Bligh's job to reverse 'implosion of trust'

Incoming Australian Bankers' Association chief Anna Bligh is not surprised local banks are under “unprecedented” pressure and an “explosion of scrutiny”, suggesting to the AFR Banking & Wealth Summit the world was seeing a global loss of faith in social institutions. 

In Bligh’s maiden speech to the banking community, since officially beginning her controversial appointment as head of the ABA this week, she carefully detailed a world of eroding trust and how Australian banks can move forward in such a climate.

“My job description is quite simple,” she said. “To reverse a global trend.”

Citing an “implosion of trust" and a growing belief that mainstream institutions have failed to protect consumers during times of upheaval, the ABA chief said it would be her priority to face the "profound and fundamental shift in trust", overturn the “explosion of scrutiny” Australian banks face and “translate a massive reform agenda to a cynical and mistrustful public".

According to Bligh this very apparent shift in global sentiment went a long way to explaining the regulatory spotlight on Australian banks that has seen "17 reviews into the banking sector" in just 12 months.

“Given this profound and fundamental shift in trust, it’s no wonder and no surprise that banks here in Australia are under an unprecedented level of pressure and scrutiny," she said.

Bligh said there was, in fact, “a direct correlation” between the implosion of trust reverberating through western institutions and the explosion of scrutiny bearing down on Australia’s major lenders.

“And an explosion of scrutiny is exactly what Australian banks are currently facing,” she added.
 

Erosion of strength

Bligh described the members of her association as “one of our truly world class industries” and “the envy of the world”.

However, according to Bligh, Australia’s banks have also “lost trust in their ability to balance the interests of customers and shareholders". And both politicians and regulators have responded with unprecedented scrutiny. She was also mindful that the “erosion of trust” would, inevitably, lead to an “erosion of strength”.

Drawing on anecdotes shared earlier at the AFR summit by NAB’s Angela Mentis and CBA’s Matt Comyn describing the revolution triggered in banking by the advent of digital applications, Bligh said scrutiny and accountability would continue to grow exponentially for a sector that had endured “dehumanizing” change.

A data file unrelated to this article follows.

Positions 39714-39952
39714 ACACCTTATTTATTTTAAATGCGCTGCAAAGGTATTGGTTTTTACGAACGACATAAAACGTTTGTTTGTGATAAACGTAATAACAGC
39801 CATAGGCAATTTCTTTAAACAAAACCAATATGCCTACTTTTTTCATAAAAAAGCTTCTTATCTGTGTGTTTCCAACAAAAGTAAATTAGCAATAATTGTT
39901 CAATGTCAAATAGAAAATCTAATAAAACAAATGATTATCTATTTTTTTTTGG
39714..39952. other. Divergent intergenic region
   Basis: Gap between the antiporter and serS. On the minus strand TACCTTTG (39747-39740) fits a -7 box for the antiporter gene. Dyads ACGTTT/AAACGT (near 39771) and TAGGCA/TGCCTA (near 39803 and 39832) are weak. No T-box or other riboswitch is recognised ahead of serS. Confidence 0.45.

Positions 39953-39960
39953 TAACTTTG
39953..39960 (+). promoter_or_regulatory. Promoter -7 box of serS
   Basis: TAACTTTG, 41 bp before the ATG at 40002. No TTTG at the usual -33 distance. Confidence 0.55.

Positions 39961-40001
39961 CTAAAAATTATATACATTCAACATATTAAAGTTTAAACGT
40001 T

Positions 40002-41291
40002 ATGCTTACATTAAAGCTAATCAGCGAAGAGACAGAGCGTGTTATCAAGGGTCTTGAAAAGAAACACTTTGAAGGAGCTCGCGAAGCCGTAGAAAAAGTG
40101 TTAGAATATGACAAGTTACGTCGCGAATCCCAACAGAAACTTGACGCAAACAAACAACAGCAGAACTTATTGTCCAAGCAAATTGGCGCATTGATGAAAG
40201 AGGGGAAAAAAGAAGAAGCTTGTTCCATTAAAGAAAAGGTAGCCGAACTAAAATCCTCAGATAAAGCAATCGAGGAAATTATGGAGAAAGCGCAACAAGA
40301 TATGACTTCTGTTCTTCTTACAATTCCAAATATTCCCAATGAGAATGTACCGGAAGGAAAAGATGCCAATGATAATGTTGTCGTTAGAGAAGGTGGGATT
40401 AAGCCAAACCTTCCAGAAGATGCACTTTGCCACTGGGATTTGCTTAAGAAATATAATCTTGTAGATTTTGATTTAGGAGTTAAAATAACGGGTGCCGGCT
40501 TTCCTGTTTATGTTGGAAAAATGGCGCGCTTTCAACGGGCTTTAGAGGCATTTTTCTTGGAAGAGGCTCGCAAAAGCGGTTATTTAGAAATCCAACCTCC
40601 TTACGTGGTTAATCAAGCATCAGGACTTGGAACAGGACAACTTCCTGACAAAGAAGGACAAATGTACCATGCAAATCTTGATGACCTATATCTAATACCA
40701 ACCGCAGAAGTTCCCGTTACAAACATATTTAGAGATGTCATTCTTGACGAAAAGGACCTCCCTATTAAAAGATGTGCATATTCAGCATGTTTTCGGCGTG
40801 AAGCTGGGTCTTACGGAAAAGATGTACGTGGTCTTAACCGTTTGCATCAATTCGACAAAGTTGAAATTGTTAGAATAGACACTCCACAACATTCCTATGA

“The pressure and rate of change will continue to escalate for banks, in my view, for the forseeable future,” she said. “At the same time that technology has opened up this extraordinary level of new services and customer conveniences it has on the other hand had the effect of dehumanizing banks.

“As more of us have less time to talk to a bank teller, it’s easier for our banks to become monolithic, anonymous and opaque,” the former Queensland premier suggested.

But, she added, “banks do not underestimate the complexity of what lies ahead”.
 

Five questions

Bligh outlined the immediate priorities of her new tenure into five questions:

  1. How to accelerate reform without comprising care and rigour?
  2. Which reforms to prioritise to deliver tangible benefits to customers?
  3. How to translate a massive reform agenda to a cynical and mistrustful public?
  4. How do we measure success, how do we know when we’re getting better and when these reforms are actually working?
  5. In the longer term, how do we move beyond what the public sees as incrementalism, how do we leapfrog that and get in a position where we can surprise and delight customers?
     

Bligh warned the summit that earning the trust of the Australian public “will be tough and take time".

With several bills awaiting passage calling for both a royal commission into Australia's banks and the radical tightening of the banking code of conduct, the office of the Treasurer Scott Morrison has been expected to announce further measures after digesting the latest report of the Standing Committee on Economics’ review of Australia's four major banks.

The House of Representatives Economics Committee Chair David Coleman, also attending the AFR summit, has previously recommended “name and shame” reforms to ensure bank executives accountability.

“Banks understand they are swimming against a tide of powerful global forces and this can be extremely exhausting and dispiriting,” Bligh said. But worth the effort, she concluded.

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